Slow-Cooked Meatballs

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Meatballs, whether they’re seasoned with Parmesan and oregano for a classic Italian-American red sauce or kneaded smooth to form South American albondigas, can be prepared in a slow cooker as a time- and attention-saving method. However, overcooking meatballs can lead to tough, tasteless meatballs, so do not simmer them for an extended period.

Browning or Cooked Raw

  • The crust and color that develops from browning not only adds texture and visual contrast, it lends greater flavor to the finished meatballs. However, browning requires more work than simply cooking raw meatballs in the slow cooker. Some types of meatballs, such as albondigas or Lion’s Head meatballs from China are not browned prior to cooking as they are prized for their softness. To brown meatballs, coat a heavy skillet with a thin layer of oil and heat on medium-high heat until the oil shimmers. Add the meatballs in a single layer so they are barely touching and cook them until they are browned on the outside.

How Long to Cook For

  • As surprising as it may sound, cooking meatballs for too long in the slow cooker leads to tough, dry meatballs -- even if you cook them in sauce. Cook the meatballs in the cooker for as little time as possible for them to be fully cooked. The internal temperature should be 160 degrees Fahrenheit for food safety. Cook raw meatballs for 35 minutes on the high setting for a slow cooker and browned meatballs for around 20 minutes on the high setting.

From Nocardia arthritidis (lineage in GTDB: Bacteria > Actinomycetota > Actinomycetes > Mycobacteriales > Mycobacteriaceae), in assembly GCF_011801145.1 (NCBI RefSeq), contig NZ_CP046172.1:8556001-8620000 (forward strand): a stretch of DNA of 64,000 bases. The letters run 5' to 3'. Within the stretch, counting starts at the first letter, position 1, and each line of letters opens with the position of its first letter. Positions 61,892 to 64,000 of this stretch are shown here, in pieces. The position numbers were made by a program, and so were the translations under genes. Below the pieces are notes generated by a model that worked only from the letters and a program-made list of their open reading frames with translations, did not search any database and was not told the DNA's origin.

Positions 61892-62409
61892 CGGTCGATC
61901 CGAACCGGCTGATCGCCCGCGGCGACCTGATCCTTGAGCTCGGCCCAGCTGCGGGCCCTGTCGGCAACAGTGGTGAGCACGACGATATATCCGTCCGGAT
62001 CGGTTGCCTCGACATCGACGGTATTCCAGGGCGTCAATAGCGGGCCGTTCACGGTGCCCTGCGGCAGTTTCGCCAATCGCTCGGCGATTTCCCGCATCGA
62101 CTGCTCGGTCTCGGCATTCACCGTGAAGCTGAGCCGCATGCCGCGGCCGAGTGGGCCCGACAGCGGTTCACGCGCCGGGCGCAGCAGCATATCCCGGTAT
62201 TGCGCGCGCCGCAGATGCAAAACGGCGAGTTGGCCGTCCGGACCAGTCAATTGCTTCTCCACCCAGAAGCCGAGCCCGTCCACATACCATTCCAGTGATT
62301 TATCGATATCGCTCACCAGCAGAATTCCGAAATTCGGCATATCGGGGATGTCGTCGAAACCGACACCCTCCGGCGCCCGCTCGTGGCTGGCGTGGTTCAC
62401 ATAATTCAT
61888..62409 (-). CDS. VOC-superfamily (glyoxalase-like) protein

Cooking in Liquid

  • While cooking in meatballs in liquid in a slow cooker does not prevent them from becoming dry when overcooked, it does give you the chance to produce a highly flavorful broth or sauce while cooking your meatballs. As an added benefit, once cooked, the meatballs and sauce may be eaten as is. While a tomato sauce for Italian-American meatballs -- seasoned with garlic, red pepper flakes and oregano -- is the go-to choice for many people, consider pairing different sauces with different types of meatballs. Simmer ground-chicken meatballs in a teriyaki or sweet soy sauce for Japanese-style meatballs, or cook deep-fried veal meatballs in a mushroom and sour cream gravy for a cross between Polish and German meatballs.

Serving Ideas

  • If you cooked the meatballs in a sauce or broth, you can serve the individual meatballs with toothpicks as a fast snack or dish up them up with some sauce and serve over pasta, rice or boiled potatoes for a fast, hearty meal. Cooked meatballs can be stored in the fridge to be used later for a range of meals such as meatball sandwiches or thinly sliced and used as a pizza topping.

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